Thanks to Global Golf Post’s indefatigable Colin Callander, a Scot who, through experience and necessity, understands the vagaries of sporting life, I discovered that the Sunningdale Foursomes took place last week. I used to cover these things in the dim and distant past when the event itself, with its unique format, was crammed full of big names getting in a bit of pre-season competition at one of the world’s great golfing venues.
It all started in 1934 and any old combination of men, women, amateurs and professionals will do – providing they can play a bit. Nowadays, the male pros play off plus 1, the male amateurs are scratch, the women pros 2 and the women amateurs 4. Same tees, full difference.
Peter Alliss won it twice, with Jean Donald, who had also won twice with Tom Haliburton. In 1968, Max Faulkner, Open champion in 1951, at Royal Portrush, which makes its comeback as an Open venue this year, was runner-up with his son-in-law Brian Barnes, who won the Senior Open at Portrush in 1995 and 1996. They were soundly beaten by a very young Warren Humphreys and a slightly older John Davies, a Sunningdale member of some renown and no little skill. Remarkably, Max had won the Foursomes way back in 1950.
This year’s winners were the Swedish amateurs Linn Grant and Maja Stark, the first Continental pair ever to win the title and the first women since Julie Hall and Helen Wadsworth in 1997. In fact, the Swedes became only the fifth all-female pairing to win and it was a damned close run thing. In the final, they beat 16-year old Joe Sullivan, from Chartham Park in Sussex and his professional partner Louis Hirst, from Banstead Downs, on the 18th and in the semis they were taken to the 20th by Cameron Clark, of Moor Hall (Sutton Coldfield, just down the road from here) and David Higgins, of Waterville.The first women to win the title, in 1982, were Christine Langford and Mickey Walker, who beat Mary McKenna and Maureen Madill by one hole in the final. The same four reached the final again two years later and this time the all-Ireland combo won 3 and 2. Mo and Mary, who’d established themselves as Sunningdale specialists, reached the final yet again in 1986 and lost, by one hole, to Ronan Rafferty and Roger Chapman. In 1988, they lost in the final again, beaten 5 and 3 by Carl Mason and Andrew ‘Chubby’ Chandler. Not a bad run.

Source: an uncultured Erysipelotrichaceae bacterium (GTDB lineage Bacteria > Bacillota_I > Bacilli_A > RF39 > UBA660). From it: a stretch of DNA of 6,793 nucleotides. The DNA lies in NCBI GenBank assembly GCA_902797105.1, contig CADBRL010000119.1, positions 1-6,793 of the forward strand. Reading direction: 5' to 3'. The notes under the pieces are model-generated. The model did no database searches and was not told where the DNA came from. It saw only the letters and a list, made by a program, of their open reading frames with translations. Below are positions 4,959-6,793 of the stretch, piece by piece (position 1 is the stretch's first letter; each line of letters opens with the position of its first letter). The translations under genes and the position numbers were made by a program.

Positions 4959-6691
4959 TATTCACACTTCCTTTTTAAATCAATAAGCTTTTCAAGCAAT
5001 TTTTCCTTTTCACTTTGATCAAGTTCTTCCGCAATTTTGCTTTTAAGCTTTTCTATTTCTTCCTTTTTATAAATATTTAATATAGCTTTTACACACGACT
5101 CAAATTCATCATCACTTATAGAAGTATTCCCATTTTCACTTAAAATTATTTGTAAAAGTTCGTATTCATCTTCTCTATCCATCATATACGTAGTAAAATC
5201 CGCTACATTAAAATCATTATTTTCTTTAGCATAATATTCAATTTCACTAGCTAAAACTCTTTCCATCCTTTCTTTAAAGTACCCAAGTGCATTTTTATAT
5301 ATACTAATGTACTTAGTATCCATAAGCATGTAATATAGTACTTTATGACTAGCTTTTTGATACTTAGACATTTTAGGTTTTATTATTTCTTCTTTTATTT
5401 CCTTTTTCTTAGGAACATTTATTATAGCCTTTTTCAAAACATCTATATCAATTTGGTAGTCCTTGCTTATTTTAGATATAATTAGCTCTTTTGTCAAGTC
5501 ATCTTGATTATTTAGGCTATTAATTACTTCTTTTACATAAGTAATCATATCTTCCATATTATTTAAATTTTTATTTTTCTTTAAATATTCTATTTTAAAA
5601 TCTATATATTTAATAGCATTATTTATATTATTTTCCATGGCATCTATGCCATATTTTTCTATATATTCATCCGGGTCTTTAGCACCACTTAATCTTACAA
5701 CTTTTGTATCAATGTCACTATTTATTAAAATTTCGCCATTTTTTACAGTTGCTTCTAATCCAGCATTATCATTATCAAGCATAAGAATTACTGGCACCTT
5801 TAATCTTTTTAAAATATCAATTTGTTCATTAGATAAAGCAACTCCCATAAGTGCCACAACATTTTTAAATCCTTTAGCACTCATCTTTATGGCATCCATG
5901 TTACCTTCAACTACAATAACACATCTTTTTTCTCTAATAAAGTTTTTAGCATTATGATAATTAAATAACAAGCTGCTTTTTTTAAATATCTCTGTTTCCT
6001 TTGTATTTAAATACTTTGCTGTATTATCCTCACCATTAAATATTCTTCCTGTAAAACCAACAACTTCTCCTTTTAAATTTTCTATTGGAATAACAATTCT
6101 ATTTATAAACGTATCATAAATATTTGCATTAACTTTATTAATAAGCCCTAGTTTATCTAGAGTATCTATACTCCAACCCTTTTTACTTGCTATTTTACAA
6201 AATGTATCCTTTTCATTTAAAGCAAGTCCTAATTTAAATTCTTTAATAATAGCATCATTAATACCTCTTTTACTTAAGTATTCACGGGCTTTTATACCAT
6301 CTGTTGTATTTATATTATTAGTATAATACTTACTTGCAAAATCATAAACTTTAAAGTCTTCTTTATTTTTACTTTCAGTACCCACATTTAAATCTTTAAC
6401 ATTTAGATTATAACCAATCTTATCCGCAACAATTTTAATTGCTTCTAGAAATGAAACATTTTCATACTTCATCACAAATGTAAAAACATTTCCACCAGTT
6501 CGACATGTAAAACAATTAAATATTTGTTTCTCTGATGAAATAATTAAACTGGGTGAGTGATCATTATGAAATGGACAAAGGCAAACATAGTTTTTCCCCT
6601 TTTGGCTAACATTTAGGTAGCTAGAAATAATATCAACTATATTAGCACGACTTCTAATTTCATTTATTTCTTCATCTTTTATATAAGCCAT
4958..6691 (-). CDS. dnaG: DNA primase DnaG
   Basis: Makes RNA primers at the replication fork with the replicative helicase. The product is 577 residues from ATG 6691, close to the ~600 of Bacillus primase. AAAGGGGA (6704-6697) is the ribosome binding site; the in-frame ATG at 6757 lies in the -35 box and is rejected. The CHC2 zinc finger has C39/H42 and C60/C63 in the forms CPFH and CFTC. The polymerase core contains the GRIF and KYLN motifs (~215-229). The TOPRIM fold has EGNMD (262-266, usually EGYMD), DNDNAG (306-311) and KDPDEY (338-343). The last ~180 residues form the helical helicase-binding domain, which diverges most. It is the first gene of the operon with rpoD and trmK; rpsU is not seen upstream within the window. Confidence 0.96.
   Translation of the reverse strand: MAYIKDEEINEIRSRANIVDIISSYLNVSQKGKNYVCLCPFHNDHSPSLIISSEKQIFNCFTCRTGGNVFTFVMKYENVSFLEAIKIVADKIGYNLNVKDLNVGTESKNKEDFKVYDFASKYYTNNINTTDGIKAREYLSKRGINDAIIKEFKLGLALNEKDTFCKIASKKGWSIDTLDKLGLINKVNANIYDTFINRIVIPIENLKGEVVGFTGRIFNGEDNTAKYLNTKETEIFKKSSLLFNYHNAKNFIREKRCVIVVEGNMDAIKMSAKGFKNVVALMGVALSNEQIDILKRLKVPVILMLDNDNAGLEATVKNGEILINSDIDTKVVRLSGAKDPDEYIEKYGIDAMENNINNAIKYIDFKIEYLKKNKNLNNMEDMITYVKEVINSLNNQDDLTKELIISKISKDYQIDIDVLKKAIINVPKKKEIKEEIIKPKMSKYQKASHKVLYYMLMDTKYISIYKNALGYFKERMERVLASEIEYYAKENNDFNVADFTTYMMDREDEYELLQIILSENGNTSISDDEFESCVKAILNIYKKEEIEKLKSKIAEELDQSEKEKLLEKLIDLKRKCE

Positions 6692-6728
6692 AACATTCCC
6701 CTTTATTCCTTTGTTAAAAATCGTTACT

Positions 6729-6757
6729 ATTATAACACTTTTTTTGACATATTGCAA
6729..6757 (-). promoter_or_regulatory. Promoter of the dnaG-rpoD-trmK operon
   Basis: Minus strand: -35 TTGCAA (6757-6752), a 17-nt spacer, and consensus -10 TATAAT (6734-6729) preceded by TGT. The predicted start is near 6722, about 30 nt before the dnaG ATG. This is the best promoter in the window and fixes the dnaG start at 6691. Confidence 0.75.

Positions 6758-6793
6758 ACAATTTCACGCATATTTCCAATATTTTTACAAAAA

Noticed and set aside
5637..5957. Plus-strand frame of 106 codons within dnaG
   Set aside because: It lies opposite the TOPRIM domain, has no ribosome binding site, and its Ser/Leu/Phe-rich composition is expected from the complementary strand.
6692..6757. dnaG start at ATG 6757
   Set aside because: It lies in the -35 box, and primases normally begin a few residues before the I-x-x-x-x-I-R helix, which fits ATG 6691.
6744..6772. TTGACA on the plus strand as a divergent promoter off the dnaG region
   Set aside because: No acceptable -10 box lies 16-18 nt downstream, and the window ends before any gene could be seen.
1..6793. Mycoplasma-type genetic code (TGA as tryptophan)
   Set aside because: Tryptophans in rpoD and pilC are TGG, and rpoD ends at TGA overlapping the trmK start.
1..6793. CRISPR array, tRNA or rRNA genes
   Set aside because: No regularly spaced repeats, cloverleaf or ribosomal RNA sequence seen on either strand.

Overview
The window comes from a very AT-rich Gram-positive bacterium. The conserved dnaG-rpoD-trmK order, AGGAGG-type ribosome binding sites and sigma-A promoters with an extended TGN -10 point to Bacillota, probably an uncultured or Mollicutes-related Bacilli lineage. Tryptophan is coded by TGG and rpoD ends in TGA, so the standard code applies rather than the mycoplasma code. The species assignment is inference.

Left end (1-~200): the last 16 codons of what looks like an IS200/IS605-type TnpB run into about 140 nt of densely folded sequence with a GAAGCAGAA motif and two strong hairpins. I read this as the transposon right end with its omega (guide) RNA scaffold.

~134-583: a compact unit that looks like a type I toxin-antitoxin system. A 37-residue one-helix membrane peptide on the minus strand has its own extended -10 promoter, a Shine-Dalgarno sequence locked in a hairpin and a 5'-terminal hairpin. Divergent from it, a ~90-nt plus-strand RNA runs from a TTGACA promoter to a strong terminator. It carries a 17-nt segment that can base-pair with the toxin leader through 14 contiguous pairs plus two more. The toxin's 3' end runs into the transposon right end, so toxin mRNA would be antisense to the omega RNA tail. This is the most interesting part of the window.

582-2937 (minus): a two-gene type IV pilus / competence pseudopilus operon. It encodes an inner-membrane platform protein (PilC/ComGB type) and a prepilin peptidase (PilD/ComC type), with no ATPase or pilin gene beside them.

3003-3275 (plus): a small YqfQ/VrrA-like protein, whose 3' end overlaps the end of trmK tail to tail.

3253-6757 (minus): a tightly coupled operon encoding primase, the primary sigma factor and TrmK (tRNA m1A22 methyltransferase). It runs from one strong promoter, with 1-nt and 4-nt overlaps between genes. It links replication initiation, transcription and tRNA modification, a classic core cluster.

In her heyday, McKenna could hit the ball miles, not always in the right direction but she had the perfect approach to foursomes. Having launched a massive drive off in to the boondocks, she’d pick up her tee and say, simply, “Yours, partner.” If anyone wants to know the secret to playing foursomes, that’s it, encapsulated.
Of course, McKenna, an outwardly gentle and affable soul, was also, like her partner, fiercely competitive. One year, they were in prime form and mangling some poor father and son combo on the New Course so badly – 8 up after nine – that Mo began feeling sorry for the opposition. Her partner put her right. “Don’t be ridiculous. No letting up. I’ve always wanted to win a match by the sausage hut.” They duly won the 10th hole to win 9 and 8.
McKenna was leaning against a post, munching her sausage sandwich contentedly when Sam Torrance, who was playing with John O’Leary on the Old Course, leaned against the other side of the post, sarnie in hand and said, out of the side of his mouth because he didn’t know if the opposition were about or not, “How are you doing, Mary?”
”We’re finished,” McKenna said in a similarly conspiratorial tone, without looking round.
Sam nearly choked.
Corinne Dibnah and Dale Reid, who both knew how to play a bit, won in 1990 and for us nerds it’s fascinating scrolling through the list of winners and runners-up, coming across familiar names like Gillian Stewart, Luke Donald, Trish Johnson, to name just a few. It’s a hard old trophy to win, given the vagaries of the weather, 18-hole matchplay and the foursomes format itself and long may it last.
Earlier this week it was announced that the Senior Open Presented by Rolex will be back at Sunningdale (Old) next year and there are few better places to play or to watch golf. The seniors are at Royal Lytham this year and the women are at Woburn and they’re fortunate that they’re not restricted to the strictly links rota of the Open. They – and we, the spectators – can enjoy the best of both worlds.